Risk-taking, strong drive for success, obsession, dedication, novelty-seeking — these are character traits that help propel professionals into the C-level suite. Unfortunately, they are also character traits that correlate with drug or alcohol abuse and addiction. This means that many people dealing with addiction must balance seeking professional help with keeping their career afloat.
Forbes notes that, too often, there is an “if it ain’t broke, don’t fix it” mentality among high-powered business people. However, like most medical illnesses, it is more easily treated the earlier it is detected. Here are some thoughts professionals should consider.
Your Untreated Addiction Will Affect Your Career
The workplace is one of the places where many of the signs that a person is abusing drugs or alcohol begin to show. U.S. News and World Report notes that attendance problems, performance issues, strained work relationships, and behavior issues are four manifestations of a more serious underlying problem like addiction. Keeping up the facade of normalcy only works for so long. If your employer hasn’t yet noticed signs that your addiction is impacting job performance, he or she will eventually. That is why it is best for everyone involved to address your addiction immediately.
You Have Medical Rights
The thought of taking a leave of absence from work may be overwhelming for people considering checking themselves into a treatment center, especially when you aren’t sure what you should tell your supervisor or boss. Know that you don’t need to give anyone explicit details about your addiction or your need for treatment. You can simply tell your place of employment (as well as friends, extended family, or anybody else) that you need to go on medical leave. Your doctors and other medical experts are bound by privacy laws that prohibit them from sharing your medical information with anybody outside of the health-care system without your permission. Similarly, most reputable companies have internal human resource guidelines that prohibit supervisors and coworkers from sharing personal details. While you can never be certain that people won’t make assumptions or gossip, you should know that the law is on your side when it comes to confidentiality.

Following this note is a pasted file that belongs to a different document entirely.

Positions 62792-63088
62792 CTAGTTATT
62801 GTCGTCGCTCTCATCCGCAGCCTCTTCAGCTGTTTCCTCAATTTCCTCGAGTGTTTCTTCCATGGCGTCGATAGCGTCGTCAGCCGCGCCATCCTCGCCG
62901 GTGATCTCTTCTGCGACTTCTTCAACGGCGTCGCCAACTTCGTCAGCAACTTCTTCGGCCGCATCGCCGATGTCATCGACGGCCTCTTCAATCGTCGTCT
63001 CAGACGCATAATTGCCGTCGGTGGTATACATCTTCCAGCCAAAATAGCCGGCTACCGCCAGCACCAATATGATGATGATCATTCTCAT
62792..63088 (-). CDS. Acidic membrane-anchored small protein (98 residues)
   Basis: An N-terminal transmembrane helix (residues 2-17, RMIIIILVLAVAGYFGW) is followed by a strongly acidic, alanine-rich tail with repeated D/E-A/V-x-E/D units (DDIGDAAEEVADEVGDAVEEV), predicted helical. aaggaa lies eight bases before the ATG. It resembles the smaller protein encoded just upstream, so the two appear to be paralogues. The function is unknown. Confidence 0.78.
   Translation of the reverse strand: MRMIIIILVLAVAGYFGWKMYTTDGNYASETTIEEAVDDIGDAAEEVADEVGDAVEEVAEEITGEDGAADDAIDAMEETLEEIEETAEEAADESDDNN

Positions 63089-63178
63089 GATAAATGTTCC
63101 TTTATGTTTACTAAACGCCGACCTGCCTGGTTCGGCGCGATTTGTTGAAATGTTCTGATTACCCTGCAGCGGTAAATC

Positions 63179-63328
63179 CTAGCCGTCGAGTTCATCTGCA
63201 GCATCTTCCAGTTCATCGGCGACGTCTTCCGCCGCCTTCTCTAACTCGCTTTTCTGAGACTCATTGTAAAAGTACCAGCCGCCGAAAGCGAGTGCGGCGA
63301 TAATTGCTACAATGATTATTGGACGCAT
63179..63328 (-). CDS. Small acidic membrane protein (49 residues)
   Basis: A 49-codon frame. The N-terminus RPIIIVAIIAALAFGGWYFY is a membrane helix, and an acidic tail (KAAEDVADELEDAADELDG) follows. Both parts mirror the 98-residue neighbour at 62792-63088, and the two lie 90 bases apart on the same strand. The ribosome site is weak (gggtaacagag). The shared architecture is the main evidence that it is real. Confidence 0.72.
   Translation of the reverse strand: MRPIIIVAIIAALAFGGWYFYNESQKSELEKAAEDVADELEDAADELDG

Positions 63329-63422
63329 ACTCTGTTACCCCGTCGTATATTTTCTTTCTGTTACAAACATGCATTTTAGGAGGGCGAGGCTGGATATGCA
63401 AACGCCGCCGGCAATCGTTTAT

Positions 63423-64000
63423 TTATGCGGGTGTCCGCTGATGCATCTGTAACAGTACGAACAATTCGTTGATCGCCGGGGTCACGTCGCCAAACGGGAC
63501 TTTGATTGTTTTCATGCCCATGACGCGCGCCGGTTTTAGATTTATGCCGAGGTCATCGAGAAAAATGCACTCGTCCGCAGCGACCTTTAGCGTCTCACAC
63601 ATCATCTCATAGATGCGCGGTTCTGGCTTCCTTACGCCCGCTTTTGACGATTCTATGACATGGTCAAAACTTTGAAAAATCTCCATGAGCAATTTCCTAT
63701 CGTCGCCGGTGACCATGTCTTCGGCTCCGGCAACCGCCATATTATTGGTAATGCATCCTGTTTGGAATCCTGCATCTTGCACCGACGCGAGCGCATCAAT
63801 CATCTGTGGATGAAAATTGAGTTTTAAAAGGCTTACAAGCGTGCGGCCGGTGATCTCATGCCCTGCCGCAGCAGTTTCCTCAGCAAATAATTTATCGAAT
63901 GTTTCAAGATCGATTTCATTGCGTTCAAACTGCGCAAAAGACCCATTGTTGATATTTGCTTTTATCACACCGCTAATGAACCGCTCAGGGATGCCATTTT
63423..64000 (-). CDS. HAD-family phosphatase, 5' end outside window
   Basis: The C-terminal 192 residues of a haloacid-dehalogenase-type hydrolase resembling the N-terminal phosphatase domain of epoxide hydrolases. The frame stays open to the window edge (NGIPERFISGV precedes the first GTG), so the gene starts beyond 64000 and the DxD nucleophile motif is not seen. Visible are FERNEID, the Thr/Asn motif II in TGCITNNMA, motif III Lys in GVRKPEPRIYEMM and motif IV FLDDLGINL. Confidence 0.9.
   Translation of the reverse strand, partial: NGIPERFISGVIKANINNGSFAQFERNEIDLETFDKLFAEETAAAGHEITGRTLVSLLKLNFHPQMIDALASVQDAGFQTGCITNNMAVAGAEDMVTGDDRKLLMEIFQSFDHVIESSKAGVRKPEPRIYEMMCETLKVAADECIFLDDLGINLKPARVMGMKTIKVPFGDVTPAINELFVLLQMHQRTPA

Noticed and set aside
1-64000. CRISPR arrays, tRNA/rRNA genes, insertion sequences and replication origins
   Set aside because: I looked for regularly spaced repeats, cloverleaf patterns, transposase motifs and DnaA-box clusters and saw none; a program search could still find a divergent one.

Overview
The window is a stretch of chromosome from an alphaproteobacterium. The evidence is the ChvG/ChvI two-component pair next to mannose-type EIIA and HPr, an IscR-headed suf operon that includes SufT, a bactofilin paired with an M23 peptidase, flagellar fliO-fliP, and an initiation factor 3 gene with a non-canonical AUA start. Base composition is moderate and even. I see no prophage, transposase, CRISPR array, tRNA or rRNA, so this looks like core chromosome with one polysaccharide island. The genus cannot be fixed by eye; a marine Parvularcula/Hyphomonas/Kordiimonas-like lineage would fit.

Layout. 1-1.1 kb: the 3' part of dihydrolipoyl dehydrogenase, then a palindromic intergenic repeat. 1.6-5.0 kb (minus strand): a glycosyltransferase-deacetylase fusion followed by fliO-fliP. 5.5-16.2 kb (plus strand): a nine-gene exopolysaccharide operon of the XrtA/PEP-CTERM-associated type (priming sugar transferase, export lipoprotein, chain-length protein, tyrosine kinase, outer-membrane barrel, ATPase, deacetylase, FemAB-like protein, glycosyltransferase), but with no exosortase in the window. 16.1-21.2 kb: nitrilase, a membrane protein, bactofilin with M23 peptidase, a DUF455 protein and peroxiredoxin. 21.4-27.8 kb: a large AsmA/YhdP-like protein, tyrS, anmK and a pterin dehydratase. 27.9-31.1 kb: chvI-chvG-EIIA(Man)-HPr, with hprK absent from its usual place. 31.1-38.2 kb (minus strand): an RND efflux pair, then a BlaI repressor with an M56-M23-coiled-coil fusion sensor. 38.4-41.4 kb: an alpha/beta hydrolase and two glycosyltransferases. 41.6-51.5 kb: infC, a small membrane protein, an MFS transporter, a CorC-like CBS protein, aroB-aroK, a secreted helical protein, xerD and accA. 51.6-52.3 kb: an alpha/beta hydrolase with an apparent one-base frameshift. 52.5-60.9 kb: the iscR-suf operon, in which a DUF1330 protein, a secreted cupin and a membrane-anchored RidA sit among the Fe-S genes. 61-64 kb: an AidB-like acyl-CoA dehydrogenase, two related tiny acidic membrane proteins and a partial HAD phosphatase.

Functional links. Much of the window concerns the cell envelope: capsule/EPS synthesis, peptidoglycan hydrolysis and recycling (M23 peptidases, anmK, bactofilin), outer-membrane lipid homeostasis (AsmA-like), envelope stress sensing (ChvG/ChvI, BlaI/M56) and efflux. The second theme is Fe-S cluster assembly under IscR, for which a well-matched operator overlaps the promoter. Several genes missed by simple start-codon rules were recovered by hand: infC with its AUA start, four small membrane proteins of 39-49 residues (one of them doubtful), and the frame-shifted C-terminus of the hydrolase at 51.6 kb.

You Can Find a Treatment Center Catered to You
Once you’ve made the life-saving decision to seek professional help for your disease, it’s important to find a treatment center that caters to your unique needs. You’ll have to consider things like budget, insurance compatibility, enrollment availability, physical location, and cost into your decision about where to go. There are also recovery centers that cater to professionals who need to maintain a work presence. Talk to staff about their typical clientele and find out if they commonly deal with business professionals like yourself. Your journey to recovery will be easier if you enter a facility where you feel comfortable and they understand the challenges that face work-oriented professionals.
You Will Return to Work Better Than You Left It
The treatment professionals in your recovery program are the most appropriate people to discuss when and how you should return to work. Talk to them about identifying strategies on how to manage the work-related stresses that may have contributed to your addiction. They should also have advice and tips on how to best navigate potential office gossip and awkward interactions with your coworkers about your medical leave. Whatever your reservations and fears about the post-recovery program are, remember that this reality is far better than the alternative. Not addressing your addiction is not an option because addiction only gets worse, and if left unchecked, it will claim your work, social life, and health.
If you’re struggling with addiction, regardless of your career path, seek help today. You won’t regret it.